[ConEx-Abstract-Mech] Mathis, M. and B. Briscoe, "Congestion Exposure (ConEx) Concepts and Abstract Mechanism", Internet-Draft draft-ietf-conex-abstract-mech-08, October 2013.
[CongPol] Jacquet, A., Briscoe, B. and T. Moncaster, "Policing Freedom to Use the Internet Resource Pool", Proc ACM Workshop on Re-Architecting the Internet (ReArch'08) , December 2008.
[DCTCP] Alizadeh, M., Greenberg, A., Maltz, D., Padhye, J., Patel, P., Prabhakar, B., Sengupta, S. and M. Sridharan, "Data Center TCP (DCTCP)", ACM SIGCOMM CCR 40(4)63--74, October 2010.
[DRL] Raghavan, B., Vishwanath, K., Ramabhadran, S., Yocum, K. and A. Snoeren, "Cloud control with distributed rate limiting", ACM SIGCOMM CCR 37(4)337--348, 2007.
[RFC2475] Blake, S., Black, D., Carlson, M., Davies, E., Wang, Z. and W. Weiss, "An Architecture for Differentiated Services", RFC 2475, December 1998.
[RFC3168] Ramakrishnan, K., Floyd, S. and D. Black, "The Addition of Explicit Congestion Notification (ECN) to IP", RFC 3168, September 2001.
[RFC6040] Briscoe, B., "Tunnelling of Explicit Congestion Notification", RFC 6040, November 2010.
[RFC6356] Raiciu, C., Handley, M. and D. Wischik, "Coupled Congestion Control for Multipath Transport Protocols", RFC 6356, October 2011.
[Seawall] Shieh, A., Kandula, S., Greenberg, A. and C. Kim, "Seawall: Performance Isolation in Cloud Datacenter Networks", Proc 2nd USENIX Workshop on Hot Topics in Cloud Computing , June 2010.
[conex-destopt] Krishnan, S., Kuehlewind, M. and C. Ucendo, "IPv6 Destination Option for ConEx", Internet-Draft draft-ietf-conex-destopt-05, October 2013.
[conex-policing] Briscoe, B., "Network Performance Isolation using Congestion Policing", Internet-Draft draft-briscoe-conex-policing-01, February 2014.
[ipv4-id-reuse] Briscoe, B., "Reusing the IPv4 Identification Field in Atomic Packets", Internet-Draft draft-briscoe-intarea-ipv4-id-reuse-04, February 2014.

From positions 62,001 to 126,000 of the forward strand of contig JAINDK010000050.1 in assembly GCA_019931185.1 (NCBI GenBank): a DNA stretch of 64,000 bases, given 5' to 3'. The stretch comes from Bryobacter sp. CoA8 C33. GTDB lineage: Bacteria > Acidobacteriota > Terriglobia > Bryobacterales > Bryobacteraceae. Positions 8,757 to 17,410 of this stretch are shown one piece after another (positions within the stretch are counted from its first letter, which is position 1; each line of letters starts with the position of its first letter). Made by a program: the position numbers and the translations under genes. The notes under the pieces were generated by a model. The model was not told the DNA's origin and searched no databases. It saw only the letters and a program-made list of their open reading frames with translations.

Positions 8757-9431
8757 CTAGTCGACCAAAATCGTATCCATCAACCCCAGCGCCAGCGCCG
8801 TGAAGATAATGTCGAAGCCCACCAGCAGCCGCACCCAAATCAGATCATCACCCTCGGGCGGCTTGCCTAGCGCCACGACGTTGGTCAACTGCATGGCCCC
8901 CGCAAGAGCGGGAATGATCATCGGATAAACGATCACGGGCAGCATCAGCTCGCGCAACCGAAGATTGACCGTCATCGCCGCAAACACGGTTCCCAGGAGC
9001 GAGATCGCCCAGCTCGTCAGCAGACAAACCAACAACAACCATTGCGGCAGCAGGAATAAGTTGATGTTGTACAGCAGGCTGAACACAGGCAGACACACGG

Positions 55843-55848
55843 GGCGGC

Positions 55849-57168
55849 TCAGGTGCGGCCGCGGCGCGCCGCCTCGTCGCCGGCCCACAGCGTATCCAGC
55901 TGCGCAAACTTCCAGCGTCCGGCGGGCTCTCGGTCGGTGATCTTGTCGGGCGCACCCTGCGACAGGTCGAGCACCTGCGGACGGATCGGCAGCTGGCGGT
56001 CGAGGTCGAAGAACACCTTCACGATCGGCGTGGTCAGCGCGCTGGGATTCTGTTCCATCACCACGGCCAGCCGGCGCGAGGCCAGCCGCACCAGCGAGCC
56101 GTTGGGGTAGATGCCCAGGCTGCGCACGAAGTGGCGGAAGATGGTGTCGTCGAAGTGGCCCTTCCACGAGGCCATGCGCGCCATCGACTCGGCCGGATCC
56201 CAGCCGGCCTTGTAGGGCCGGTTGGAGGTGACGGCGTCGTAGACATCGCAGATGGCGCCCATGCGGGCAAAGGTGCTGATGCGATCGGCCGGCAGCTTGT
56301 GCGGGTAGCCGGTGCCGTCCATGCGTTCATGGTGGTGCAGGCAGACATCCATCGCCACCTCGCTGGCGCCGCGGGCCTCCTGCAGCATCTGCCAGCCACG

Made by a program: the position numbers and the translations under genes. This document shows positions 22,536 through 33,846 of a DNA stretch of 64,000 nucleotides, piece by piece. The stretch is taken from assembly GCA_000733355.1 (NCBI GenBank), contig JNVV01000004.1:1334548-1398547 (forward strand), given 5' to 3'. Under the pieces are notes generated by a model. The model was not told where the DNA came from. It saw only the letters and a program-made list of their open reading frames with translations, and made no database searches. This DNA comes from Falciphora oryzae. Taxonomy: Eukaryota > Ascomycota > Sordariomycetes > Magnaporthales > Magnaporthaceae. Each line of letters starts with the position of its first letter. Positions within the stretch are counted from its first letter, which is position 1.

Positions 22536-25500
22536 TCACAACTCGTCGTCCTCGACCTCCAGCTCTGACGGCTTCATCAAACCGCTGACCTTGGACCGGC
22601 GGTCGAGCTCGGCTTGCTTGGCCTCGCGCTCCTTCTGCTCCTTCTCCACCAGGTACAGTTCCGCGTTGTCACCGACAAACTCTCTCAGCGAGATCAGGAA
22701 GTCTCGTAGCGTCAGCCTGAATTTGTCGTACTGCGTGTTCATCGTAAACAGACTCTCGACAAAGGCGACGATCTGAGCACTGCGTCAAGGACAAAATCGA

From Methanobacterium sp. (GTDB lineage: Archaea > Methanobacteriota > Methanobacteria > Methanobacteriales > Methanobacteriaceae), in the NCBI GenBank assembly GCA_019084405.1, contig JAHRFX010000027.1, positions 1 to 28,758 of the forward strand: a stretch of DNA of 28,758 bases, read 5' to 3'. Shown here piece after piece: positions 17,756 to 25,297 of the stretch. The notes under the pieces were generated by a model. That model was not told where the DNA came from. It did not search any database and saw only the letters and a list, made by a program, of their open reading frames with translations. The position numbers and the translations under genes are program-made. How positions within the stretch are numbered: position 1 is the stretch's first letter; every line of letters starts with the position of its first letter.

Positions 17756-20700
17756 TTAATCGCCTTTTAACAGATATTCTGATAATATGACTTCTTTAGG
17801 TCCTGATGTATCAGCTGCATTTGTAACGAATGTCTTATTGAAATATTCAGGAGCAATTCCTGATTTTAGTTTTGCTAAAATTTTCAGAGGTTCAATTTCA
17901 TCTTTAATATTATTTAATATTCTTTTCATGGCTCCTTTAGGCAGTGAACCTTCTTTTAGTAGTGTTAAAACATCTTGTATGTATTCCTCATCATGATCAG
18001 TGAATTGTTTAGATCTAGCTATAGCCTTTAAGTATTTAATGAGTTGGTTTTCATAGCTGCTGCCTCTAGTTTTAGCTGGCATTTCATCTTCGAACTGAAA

[nvgre] Sridhavan, M., Greenberg, A., Wang, Y., Garg, P., Duda, K., Venkataramaiah, N., Ganga, I., Lin, G., Pearson, M., Thaler, P. and C. Tumuluri, "NVGRE: Network Virtualization using Generic Routing Encapsulation", Internet-Draft draft-sridharan-virtualization-nvgre-04, February 2014.
[tunnel-cong-exp] Zhu, L., Zhang, H. and X. Gong, "Tunnel Congestion Exposure", Internet-Draft draft-zhang-tsvwg-tunnel-congestion-exposure-00, October 2012.
[vxlan] Mahalingam, M., Dutt, D., Duda, K., Agarwal, P., Kreeger, L., Sridhar, T., Bursell, M. and C. Wright, "VXLAN: A Framework for Overlaying Virtualized Layer 2 Networks over Layer 3 Networks", Internet-Draft draft-mahalingam-dutt-dcops-vxlan-08, February 2014.

Appendix A. Summary of Changes between Drafts (to be removed by RFC Editor)

Detailed changes are available from

From briscoe-01 to briscoe-02:
Added clarification about intra-class applicability. Updated references.
From briscoe-conex-data-centre-00 to briscoe-conex-data-centre-01:
  • Took out text Section 4 "Performance Isolation Intuition" and Section 6. "Parameter Setting" into a separate draft [conex-policing] and instead included only a summary in these sections, referring out for details.
  • Considerably updated Section 5 "Design"
  • Clarifications and updates throughout, including addition of diagrams
From briscoe-conex-initial-deploy-02 to briscoe-conex-data-centre-00:
  • Split off data-centre scenario as a separate document, by popular request.

Authors' Addresses

Bob Briscoe BT B54/77, Adastral Park Martlesham Heath Ipswich, IP5 3RE UK Phone: +44 1473 645196 EMail: URI:
Murari Sridharan Microsoft 1 Microsoft Way Redmond, WA 98052 EMail: